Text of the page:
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Tolling a hot topic at Mercer Island City Council meeting

Cars and trucks stream across the Interstate 90 floating bridge on Thursday, Jan. 3. The Washington State Department of Transportation is looking into tolling the bridge to help pay for the new SR-520 bridge. - Megan Managan/Staff Photo
Cars and trucks stream across the Interstate 90 floating bridge on Thursday, Jan. 3. The Washington State Department of Transportation is looking into tolling the bridge to help pay for the new SR-520 bridge.
— image credit: Megan Managan/Staff Photo

In front of a packed house Monday evening, the Mercer Island City Council and residents of the Island began what will be a long discussion on tolling of Interstate 90.

Beginning later this month, the Washington State Department of Transportation will start taking public comment on the an Environment Assessment of I-90 which includes the effects of tolling the bridge.

Craig Stone, the Toll Division director for WSDOT, presented at Monday's City Council meeting, explaining some of the background on the project.

"The key here is we're at the beginning of a process that will be include a very extended public outreach," said Stone. "Then I think a major policy decision will have to be made."

After a year of tolling on State Route 520 and seeing how traffic patterns and thus revenue have changed, the state will need to find approximately $1.404 billion to finish the SR 520 bridge construction. A majority of the project has been funded by state and federal dollars, as well as grants and money coming from the tolls on SR-520, but the portion of the bridge on the western side of Lake Washington and the I-5 to Montlake area is unfunded, equaling around $1.4 billion.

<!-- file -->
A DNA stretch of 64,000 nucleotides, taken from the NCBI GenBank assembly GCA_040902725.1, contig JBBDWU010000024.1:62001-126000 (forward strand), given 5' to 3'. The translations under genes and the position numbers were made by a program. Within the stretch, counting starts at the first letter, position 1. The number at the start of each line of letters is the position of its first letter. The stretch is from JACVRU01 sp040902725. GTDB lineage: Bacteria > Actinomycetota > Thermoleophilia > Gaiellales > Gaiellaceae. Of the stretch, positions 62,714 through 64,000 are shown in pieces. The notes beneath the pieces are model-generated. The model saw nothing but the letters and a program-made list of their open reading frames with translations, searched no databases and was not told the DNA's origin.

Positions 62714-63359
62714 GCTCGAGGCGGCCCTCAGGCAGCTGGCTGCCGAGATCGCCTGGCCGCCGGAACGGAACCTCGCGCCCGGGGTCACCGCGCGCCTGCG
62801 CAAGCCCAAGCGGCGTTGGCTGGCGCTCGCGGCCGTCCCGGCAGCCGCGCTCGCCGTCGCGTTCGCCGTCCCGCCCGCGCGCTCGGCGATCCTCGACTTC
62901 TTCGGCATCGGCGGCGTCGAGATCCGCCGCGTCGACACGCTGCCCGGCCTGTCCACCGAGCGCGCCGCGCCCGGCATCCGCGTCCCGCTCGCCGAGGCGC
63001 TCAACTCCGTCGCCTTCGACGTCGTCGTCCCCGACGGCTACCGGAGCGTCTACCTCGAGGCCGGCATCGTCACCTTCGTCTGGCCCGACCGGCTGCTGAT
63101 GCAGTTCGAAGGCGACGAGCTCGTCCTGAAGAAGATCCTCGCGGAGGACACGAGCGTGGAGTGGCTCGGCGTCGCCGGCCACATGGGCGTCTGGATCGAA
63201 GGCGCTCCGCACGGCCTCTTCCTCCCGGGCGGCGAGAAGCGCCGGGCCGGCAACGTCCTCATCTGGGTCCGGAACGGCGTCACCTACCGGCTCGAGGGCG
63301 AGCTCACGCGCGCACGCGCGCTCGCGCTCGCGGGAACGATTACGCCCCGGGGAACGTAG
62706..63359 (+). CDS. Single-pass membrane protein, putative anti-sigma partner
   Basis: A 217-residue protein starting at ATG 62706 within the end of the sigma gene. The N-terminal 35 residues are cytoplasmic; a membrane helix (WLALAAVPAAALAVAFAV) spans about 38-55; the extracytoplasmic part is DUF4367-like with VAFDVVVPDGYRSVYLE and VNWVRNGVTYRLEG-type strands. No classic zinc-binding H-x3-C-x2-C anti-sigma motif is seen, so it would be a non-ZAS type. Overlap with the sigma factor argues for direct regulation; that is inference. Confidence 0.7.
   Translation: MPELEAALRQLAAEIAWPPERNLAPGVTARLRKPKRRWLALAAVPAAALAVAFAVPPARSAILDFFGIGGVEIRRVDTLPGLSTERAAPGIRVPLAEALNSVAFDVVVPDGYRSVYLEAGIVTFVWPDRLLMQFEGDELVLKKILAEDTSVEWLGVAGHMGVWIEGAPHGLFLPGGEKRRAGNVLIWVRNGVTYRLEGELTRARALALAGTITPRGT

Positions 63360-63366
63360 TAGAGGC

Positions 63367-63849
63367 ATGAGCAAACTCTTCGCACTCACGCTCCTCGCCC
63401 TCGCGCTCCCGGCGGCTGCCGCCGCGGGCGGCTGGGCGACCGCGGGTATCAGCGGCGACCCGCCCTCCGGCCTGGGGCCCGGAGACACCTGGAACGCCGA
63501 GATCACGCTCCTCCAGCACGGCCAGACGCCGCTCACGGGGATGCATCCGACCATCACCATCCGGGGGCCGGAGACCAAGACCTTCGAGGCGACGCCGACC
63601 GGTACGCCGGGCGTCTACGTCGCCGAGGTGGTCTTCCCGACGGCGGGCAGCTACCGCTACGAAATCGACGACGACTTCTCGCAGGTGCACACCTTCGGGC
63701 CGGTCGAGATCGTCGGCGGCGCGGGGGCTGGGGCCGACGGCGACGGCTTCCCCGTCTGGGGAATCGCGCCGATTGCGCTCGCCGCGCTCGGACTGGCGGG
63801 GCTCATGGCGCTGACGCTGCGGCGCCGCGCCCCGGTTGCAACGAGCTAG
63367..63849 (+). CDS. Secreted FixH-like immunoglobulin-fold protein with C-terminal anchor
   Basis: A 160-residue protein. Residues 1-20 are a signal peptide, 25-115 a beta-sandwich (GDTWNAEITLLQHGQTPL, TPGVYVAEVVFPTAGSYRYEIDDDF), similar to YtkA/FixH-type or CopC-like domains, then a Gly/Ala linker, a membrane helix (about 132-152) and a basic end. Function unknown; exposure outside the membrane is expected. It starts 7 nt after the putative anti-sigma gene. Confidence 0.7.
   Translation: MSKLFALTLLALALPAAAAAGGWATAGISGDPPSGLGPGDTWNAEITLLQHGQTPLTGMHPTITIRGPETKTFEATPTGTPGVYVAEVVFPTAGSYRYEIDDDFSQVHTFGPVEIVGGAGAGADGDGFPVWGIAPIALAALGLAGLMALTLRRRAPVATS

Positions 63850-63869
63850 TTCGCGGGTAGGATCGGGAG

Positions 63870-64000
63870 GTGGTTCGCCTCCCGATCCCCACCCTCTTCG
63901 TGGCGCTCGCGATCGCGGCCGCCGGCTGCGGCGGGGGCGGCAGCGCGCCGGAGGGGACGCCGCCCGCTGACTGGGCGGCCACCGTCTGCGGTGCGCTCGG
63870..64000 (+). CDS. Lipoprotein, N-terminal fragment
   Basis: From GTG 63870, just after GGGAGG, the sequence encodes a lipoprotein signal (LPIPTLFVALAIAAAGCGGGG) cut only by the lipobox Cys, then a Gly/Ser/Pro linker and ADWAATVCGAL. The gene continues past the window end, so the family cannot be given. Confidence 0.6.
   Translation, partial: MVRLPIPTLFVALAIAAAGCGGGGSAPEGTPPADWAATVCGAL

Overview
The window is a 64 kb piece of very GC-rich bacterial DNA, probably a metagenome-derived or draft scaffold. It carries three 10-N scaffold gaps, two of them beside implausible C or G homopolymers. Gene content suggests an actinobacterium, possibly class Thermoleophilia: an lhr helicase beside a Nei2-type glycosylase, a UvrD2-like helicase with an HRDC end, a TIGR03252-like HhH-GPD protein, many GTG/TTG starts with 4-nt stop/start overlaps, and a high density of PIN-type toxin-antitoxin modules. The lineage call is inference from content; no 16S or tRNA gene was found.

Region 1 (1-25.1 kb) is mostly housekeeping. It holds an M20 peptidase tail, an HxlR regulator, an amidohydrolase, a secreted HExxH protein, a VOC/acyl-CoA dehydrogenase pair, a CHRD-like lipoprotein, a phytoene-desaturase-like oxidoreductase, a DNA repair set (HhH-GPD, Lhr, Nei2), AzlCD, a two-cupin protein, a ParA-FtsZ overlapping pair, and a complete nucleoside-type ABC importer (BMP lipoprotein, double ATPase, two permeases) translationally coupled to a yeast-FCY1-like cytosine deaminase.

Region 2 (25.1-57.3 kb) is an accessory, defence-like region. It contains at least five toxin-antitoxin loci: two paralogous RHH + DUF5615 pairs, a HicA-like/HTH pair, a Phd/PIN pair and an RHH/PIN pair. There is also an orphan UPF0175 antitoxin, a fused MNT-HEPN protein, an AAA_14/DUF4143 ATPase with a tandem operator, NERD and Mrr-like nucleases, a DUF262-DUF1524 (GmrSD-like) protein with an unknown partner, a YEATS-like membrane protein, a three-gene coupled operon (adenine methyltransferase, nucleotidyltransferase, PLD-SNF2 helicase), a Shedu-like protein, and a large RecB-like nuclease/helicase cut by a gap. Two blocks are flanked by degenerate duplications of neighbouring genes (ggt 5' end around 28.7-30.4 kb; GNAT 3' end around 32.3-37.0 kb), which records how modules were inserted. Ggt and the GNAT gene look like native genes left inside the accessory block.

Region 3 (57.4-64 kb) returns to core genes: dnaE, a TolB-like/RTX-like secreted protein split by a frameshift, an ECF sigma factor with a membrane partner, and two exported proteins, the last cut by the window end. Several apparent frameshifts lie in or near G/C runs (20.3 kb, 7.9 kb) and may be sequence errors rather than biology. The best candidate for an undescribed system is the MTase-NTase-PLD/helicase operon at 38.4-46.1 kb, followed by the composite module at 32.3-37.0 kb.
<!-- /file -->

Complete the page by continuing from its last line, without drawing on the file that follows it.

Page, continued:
Stone outlined that since tolling on SR-520 has gone into place, traffic on I-90 has increased 11 percent, while traffic on SR-520 has dropped approximately 33 percent. Traffic along other routes around Lake Washington, such as SR-522, have also increased.

"The environmental assessment will provide information to make sure everything has been considered and is part of the information gathering process," said Stone. "We really want to make sure people understand what all the options are."

The discussion to toll I-90 is two fold. The tolls would help stabilize traffic patterns, returning cars to SR-520, as well as I-90, while also generating funds needed to pay for the remaining portion of SR-520 construction.

Stone said the general outline is to have a transportation analysis complete in June 2013, followed by a public hearing sometime in November 2013, with findings possibly published in early 2014. Should the state legislature decide to implement tolls on the bridge or bridges across Mercer Island it would likely take another year of construction and preparation to get things up and running, setting the earliest date for tolls on I-90 in early 2015.

"We realize this is a major decision," said Stone.

State Representative Judy Clibborn, herself a Mercer Island resident and chair of the House Transportation Committee said it has been a difficult topic.

"We can't raise enough statewide dollars to pay for big projects in the Puget Sound," she told the Council Monday. "We have to come up with ways to pay for it. This completes the regional package and we can't raise enough on tolls solely from SR-520. Interestingly, we don't have any more federal or state dollars, but we've had better financing and have saved half a billion dollars, which means we're only looking at $1.4 billion left."